A few unidentified officials at last month's meeting also expressed concern that market expectations of up to a percentage point in rate cuts over the coming year were out of step with the rate-setting committee's current outlook.
"Several participants mentioned that uncertainties in the business outlook and sustained weak investment could eventually lead to slower hiring, which, in turn, could damp the growth of income and consumption", said minutes from the September meeting that were released Wednesday afternoon. The latest Fed dot plot indicated that FOMC members are virtually split between hawks and doves: 7 respondents see the target Federal Funds Rate (FFR) between 1.50-1.75% by the end of the year, whereas 5 respondents expect rates to remain unchanged at the current level 1.75-2.00% and another 5 estimate the FFR to range between 2.00-2.25%.
While officials' baseline outlook for the economy remained favorable at last month's meeting, majority premised that outlook on the Fed cutting rates as anticipated by financial markets, the minutes said. They said the larger rate cut would reduce the risks of a possible recession.
The Federal Open Market Committee has become divided over policy since it lowered interest rates to a target range of 1.75% to 2% last month, with several dissenting from the policy decision.
The CME Group, which tracks futures trading on the Fed's policy rate, is now putting the chance of a third cut in October at around 84%.
Federal Reserve Chairman Jerome Powell said the central bank will resume purchases of Treasury securities in an effort to avoid a repeat of recent turmoil in money markets, while hinting at the possibility of another interest rate cut. More than a half of the 17 officials in attendance were opposed to further cuts.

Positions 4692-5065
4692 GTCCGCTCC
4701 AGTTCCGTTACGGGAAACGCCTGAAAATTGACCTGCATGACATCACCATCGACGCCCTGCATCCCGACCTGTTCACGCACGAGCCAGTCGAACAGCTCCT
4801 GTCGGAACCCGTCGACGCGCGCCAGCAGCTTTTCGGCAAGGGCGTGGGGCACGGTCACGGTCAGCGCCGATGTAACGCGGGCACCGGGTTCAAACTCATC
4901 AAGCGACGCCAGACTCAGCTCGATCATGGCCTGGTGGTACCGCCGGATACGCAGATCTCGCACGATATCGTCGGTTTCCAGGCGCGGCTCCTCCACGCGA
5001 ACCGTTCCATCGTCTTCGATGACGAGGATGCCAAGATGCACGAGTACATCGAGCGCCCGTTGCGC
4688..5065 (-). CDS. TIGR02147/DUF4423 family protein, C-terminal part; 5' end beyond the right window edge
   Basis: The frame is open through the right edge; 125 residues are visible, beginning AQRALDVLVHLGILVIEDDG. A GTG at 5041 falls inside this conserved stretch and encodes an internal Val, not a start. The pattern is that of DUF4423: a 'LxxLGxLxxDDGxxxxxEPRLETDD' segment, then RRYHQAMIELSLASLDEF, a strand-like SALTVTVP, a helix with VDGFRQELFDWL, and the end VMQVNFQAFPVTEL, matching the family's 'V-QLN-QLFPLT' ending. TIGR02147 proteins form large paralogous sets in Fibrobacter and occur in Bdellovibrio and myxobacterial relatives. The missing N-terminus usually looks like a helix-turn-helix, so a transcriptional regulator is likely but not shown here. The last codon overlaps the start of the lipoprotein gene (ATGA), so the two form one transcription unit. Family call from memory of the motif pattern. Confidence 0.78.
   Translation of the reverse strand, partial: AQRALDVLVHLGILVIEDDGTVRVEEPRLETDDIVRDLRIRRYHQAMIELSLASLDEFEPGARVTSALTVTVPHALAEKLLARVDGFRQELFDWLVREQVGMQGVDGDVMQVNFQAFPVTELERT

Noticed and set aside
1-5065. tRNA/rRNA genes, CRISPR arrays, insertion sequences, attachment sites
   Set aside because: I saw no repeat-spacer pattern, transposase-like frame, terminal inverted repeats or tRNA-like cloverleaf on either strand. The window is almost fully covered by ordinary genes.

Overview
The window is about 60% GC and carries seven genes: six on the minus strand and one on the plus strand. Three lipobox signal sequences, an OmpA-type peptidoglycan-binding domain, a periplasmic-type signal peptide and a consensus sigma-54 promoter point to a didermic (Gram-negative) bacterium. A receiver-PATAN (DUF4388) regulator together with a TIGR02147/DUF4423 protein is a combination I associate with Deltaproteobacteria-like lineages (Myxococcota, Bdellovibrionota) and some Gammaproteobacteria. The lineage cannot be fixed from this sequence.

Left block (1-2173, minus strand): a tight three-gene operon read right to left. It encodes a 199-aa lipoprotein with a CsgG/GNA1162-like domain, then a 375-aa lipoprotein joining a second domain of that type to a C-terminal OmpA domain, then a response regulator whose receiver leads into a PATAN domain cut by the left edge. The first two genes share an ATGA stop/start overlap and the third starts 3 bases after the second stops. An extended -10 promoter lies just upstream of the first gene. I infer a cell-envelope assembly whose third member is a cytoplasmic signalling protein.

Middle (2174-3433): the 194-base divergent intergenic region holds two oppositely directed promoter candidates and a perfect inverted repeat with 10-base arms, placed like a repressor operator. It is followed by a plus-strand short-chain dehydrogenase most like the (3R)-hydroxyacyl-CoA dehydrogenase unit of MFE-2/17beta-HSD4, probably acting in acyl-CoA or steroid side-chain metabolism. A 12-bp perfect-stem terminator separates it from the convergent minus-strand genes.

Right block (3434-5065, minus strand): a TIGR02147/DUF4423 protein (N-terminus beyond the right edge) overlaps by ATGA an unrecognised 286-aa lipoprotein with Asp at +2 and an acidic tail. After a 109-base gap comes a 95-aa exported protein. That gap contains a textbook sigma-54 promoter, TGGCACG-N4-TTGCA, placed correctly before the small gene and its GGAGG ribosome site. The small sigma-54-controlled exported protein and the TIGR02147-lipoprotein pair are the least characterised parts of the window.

Michael Pearce, senior US economist at Capital Economics, said he found the minutes "noticeably ambivalent" about the timing of the next cut. The notes also showed that there is a debate within the Fed about when to put an end to interest rate cuts.
Following custom, the Fed does not name the Fed officials cited in the minutes, which were released after the customary three-week delay following a meeting.
But members of the central bank are grappling with a complex economic picture, the minutes showed, as ominous developments creep into what has otherwise been a sunny vista of steady expansion and job creation.
While "the economy faces some risks, overall, it is - as I like to say - in a good place, " he said in the text of remarks to be delivered to a "Fed Listens" event in Kansas City on Wednesday.
The Fed chief suggested that the purchases would be made up of Treasury bills and stressed the buying should not be seen as a return of the crisis-era quantitative easing programs that the Fed engaged in a decade ago to boost the economy.
On the other hand, unemployment in August fell to its lowest level in 50 years, demand for housing is rising and the pace of hiring, while slower, remains more than strong enough to absorb new entrants into the labor market, economists say.